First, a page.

Jul 7
Hazel2009 , Posted on SUPPORT NETWORK Blog

Am I expecting too much

Story image

On January 17, 2009 my world changed. I had an Ischemic Stroke 5 days before my 48th birthday. I work a full-time job but can no longer multi task. I have a difficult time remembering things that used to be vwry easy for me.  I get so depressed and wonder if I will ever be Me again. 

  • AHAASAKatie

    Thank you so much for sharing this. Life after stroke is hard and we are here to help support you. Best Katie

  • JKViggiano

    Hi Hazel. I am my husband's caregiver.  He survived a massive stroke 12 years ago at age 51. I have a couple thoughts about our experience that I hope might be helpful to you.

    1. A huge part of our being able to move forward was accepting that our life had changed. It took time but when we stopped looking at what we lost and instead focused on what we could accomplish, everything was better. We had to agree that we were creating a new life--a life that was different but would still be good. And it is!

    2. We still work on recovery. As long as we are willing to work on recovery, recovery is possible. We still set goals for improvement and work on them. I don't even care if we accomplish any of them. Hope, goals, and our silly little celebrations for anything done well keep us up and going forward. 

    I hope you have people who come alongside you on your journey. I always say Recovery is a Team Sport. We needed coaches, cheerleaders, and teammates. I hope you have a team. It has been hard to keep positive at times but it has been worth the effort.  You have already made it so far!  Keep it going!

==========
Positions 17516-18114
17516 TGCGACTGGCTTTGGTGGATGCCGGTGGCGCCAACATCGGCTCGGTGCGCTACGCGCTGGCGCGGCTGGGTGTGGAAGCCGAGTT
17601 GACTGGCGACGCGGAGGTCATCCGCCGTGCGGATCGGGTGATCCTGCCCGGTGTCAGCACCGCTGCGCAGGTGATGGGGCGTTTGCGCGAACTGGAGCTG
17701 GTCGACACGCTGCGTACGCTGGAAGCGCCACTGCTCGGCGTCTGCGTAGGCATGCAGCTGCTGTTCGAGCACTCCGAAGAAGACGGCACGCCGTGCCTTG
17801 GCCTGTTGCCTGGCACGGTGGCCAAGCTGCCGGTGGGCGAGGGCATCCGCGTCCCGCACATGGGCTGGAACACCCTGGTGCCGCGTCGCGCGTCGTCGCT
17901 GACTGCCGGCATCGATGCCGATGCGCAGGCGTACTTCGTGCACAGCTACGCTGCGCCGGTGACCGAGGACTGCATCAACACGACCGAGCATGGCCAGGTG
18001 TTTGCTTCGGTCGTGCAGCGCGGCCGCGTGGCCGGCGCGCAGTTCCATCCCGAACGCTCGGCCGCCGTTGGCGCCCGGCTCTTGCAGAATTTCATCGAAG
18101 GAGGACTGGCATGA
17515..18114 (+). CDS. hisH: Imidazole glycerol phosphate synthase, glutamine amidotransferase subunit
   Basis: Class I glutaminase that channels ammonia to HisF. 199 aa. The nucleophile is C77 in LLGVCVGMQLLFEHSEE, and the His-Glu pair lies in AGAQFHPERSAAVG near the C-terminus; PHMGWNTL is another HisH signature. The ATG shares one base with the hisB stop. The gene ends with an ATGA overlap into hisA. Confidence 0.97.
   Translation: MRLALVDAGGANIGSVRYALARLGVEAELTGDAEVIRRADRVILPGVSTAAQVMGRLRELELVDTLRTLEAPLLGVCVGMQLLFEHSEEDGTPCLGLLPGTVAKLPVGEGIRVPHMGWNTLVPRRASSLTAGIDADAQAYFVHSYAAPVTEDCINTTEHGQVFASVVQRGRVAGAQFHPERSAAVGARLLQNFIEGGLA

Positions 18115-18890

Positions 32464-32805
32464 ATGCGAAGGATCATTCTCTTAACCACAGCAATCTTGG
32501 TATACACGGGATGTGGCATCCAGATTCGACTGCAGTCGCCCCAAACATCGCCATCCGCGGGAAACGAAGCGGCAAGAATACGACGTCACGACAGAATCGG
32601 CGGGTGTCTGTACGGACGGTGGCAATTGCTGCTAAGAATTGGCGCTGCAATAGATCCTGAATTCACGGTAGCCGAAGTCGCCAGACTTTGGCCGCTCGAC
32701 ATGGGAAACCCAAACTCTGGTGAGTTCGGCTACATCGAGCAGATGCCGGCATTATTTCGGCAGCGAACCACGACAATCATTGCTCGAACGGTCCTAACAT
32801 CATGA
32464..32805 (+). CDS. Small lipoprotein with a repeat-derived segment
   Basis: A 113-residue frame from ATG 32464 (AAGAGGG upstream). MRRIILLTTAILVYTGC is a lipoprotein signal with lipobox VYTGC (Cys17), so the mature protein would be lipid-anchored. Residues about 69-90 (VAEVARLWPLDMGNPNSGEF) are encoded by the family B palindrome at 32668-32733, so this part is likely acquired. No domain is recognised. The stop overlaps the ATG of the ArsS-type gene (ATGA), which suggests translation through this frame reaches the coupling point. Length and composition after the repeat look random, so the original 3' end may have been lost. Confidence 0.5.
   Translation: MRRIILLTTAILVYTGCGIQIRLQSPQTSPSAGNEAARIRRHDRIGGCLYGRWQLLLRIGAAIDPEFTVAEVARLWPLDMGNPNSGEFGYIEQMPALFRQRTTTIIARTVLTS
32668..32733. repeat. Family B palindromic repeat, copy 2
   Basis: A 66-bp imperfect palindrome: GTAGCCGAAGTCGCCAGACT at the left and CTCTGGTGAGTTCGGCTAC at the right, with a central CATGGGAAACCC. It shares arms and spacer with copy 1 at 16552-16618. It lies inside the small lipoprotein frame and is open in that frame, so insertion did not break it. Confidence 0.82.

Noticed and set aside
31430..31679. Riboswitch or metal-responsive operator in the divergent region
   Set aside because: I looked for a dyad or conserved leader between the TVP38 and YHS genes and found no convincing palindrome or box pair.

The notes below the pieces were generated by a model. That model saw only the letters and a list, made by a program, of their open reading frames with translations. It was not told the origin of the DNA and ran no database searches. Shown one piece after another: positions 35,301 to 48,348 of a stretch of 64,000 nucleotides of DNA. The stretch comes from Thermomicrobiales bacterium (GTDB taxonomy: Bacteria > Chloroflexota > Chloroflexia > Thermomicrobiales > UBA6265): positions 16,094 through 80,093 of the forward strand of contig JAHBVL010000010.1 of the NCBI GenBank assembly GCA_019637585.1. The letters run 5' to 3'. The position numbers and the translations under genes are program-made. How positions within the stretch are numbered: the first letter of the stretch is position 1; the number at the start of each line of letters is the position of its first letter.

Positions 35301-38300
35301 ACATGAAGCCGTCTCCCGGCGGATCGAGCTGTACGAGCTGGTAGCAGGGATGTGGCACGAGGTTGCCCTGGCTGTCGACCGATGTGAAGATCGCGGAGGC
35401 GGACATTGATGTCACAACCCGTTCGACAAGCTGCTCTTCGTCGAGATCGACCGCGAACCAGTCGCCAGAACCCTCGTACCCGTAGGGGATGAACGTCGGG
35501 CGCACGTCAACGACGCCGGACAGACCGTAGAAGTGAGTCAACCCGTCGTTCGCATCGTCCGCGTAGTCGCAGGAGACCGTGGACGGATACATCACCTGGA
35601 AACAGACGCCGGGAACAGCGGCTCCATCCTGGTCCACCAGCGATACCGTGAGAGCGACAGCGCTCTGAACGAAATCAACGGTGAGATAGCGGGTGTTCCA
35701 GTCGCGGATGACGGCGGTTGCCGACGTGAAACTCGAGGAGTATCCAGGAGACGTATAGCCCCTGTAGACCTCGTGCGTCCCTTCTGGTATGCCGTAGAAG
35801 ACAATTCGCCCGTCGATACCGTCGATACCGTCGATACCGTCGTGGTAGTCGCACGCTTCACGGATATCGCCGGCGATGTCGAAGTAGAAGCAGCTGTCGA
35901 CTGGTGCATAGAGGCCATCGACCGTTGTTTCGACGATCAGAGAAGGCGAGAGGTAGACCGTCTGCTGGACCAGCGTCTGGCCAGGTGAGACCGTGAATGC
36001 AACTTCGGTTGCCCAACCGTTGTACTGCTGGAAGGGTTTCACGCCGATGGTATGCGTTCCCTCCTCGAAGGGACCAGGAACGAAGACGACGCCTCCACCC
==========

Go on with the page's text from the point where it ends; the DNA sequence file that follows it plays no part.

• Matthew1

    I’m very sorry to hear about your struggles. This journey is difficult for everyone who goes through it although all strokes are different. 

    Remember, you’re not alone. 

    I am also a stroke survivor. 4 years ago at 46 years old, I suffered a major ischemic stroke. One of the most important things I learned early on was this; I’m no longer the same person. Suffering a brush with death, memory loss, physical disabilities and emotional scars are truly life changing. 

    Let me offer this: while frustration and sadness is part of your reality, turn the tables on that!!!!! Try looking at any progress and the ‘good days’ as a victory and reason to celebrate. That mindset requires work. The same way physical therapy and speech therapy require work. 

    The truth is we are NOT the same as we used to be. Accepting that is HUGE. A psychologist could be helpful in that process. 

    As you know , some days are more difficult than other days in terms of completing everyday tasks. Those days can be a great time to evaluate why, how and what makes you feel better. And what makes you feel worse. 

    Instead of mourning what you’ve lost, try looking at what you have become and set goals!!! Set them high and never stop working!!!




dark overlay when lightbox active
dark overlay when lightbox active
dark overlay when lightbox active
dark overlay when lightbox active